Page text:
Sponsored by Size Zero by Abigail Mangin
Condom dresses and space helmets have debuted on fashion runways. A dead body becomes the trend when a coat made of human skin saunters down fashion’s biggest stage. The body is identified as Annabelle Leigh, the teenager who famously disappeared over a decade ago from her boyfriend’s New York City mansion. This new evidence casts suspicion back on the former boyfriend, Cecil LeClaire. Now a monk, he is forced to return to his dark and absurd childhood home to clear his name. He teams up with Ava Germaine, a renegade ex-model. And together, they investigate the depraved and lawless modeling industry behind Cecil’s family fortune.
Hola Audiophiles! How’s your week? I’m feeling a little bit like the dog in that “this is fine meme” right now! The view outside my window has been eerie and smokey for three days as fires rage in California and Oregon. The winds got so bad on Sunday that I went out for a beer and came back looking like a tumbleweed.
All joking aside, I hope all those in impacted areas are staying safe. My most heartfelt thanks go out to firefighters and to essential workers still holding it down in this pandemic. Let’s also not forget that Black people are doing the daily work of just existing on top of dealing with the rest of this mess. The work is far from over.
Okay. Let’s audio.
New Releases – Week of September 8, 2020
One by One by Ruth Ware, read by Imogen Church (mystery/thriller) – Oh friends, this might be my favorite Ruth Ware yet! It’s a lock-room thriller set at a lux ski chalet in the French Alps where the founders of Snoop, a London-based tech startup, have organized a weeklong company retreat. Everything starts off normal enough, as normal as it can be when you stick a bunch of big personalities with ridiculous titles and secret motivations together in a secluded location (seriously, the job description section at the beginning took me out!). Then some explosive company news, a ski accident, and a devastating avalanche change everything overnight. Cut off from the world without signs of help on the way, this friendly retreat quickly becomes a cutthroat game of survival and a race to find out who the killer is among them. Side note: you’ll figure out who it is and it will not matter. Those last few chapters are sooooo tight and tense!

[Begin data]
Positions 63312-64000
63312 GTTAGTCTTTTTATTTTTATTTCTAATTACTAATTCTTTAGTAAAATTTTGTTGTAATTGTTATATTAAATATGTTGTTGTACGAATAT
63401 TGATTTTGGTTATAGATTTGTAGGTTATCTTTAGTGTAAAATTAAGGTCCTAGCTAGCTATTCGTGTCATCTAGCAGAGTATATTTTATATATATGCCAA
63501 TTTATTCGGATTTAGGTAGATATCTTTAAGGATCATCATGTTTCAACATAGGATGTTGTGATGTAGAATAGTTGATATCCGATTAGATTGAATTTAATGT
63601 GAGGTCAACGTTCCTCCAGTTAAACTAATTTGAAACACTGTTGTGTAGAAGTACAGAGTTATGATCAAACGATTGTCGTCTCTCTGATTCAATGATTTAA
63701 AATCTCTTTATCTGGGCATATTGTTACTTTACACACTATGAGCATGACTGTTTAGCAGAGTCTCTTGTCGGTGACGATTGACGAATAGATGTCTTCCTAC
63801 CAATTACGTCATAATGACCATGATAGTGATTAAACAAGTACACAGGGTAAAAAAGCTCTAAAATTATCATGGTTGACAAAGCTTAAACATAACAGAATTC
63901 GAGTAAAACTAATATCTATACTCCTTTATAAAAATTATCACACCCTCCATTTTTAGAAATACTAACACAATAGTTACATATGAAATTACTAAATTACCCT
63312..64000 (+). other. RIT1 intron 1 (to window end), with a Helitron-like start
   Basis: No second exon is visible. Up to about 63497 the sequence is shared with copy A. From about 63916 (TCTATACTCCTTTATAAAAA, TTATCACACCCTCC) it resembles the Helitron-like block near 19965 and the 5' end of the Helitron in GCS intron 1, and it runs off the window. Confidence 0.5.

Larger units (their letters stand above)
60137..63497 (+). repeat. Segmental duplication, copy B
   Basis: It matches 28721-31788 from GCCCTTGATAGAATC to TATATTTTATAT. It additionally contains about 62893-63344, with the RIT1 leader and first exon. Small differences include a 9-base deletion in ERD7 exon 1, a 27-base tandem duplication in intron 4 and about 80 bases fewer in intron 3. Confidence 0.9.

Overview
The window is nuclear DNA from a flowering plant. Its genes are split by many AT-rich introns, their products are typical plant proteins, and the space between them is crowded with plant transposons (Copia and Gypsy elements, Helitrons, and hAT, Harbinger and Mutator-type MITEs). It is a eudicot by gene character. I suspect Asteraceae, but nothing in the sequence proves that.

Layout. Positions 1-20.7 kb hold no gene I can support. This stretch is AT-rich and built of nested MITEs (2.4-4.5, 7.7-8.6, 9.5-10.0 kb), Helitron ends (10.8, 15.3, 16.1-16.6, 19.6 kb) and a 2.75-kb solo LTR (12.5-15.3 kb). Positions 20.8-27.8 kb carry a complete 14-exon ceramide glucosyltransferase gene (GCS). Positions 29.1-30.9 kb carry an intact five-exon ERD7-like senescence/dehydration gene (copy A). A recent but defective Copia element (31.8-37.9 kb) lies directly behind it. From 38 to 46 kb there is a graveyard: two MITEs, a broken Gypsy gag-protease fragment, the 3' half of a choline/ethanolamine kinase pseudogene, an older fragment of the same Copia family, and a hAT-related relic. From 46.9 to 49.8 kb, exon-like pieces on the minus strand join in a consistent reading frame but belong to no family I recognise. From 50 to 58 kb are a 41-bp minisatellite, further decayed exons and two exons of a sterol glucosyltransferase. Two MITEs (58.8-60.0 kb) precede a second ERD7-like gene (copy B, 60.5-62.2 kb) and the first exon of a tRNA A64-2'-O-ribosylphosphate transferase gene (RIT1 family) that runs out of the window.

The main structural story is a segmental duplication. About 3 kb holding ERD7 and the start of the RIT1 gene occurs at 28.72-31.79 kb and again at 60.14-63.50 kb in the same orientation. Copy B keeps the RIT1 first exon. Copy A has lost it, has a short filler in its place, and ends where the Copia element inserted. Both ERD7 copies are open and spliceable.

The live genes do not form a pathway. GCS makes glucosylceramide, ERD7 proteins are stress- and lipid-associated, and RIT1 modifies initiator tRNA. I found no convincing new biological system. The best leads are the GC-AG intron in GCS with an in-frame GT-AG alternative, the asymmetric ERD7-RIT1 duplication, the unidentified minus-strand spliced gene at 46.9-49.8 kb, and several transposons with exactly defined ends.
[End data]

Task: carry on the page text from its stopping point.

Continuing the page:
Narrator Note: Imogen Church has read all of Ruth Ware’s English language audiobooks with the exception of some Audible original content. I can see why, they’re very well matched. I’ve listened to In a Dark, Dark Wood and The Woman in Cabin 10 on audio and wow, Imogen sure knows how to build panic and suspense.
The Bone Shard Daughter by Andrea Stewart, read by Natalie Naudus, Feodor Chin, Emily Woo Zeller (fantasy) – The emperor has reigned for decades through the mastery of bone shard magic, a reign marked by animal-like constructs that maintain law and order. As his rule begins to wane and revolution sweeps across the empire, the emperor’s daughter Lin remains locked in the palace and is denied her right to the throne. She vows to get what’s owed to her by mastering the forbidden art of bone shard magic herself. When the revolution makes its way to the palace gates, Lin must weigh the price of claiming her birthright and saving her people.
Narrator Note: What a team of narrators! All have standout performances to their names, but make sure to check out this listening pathway if you’ve never experienced an Emily Woo Zeller production.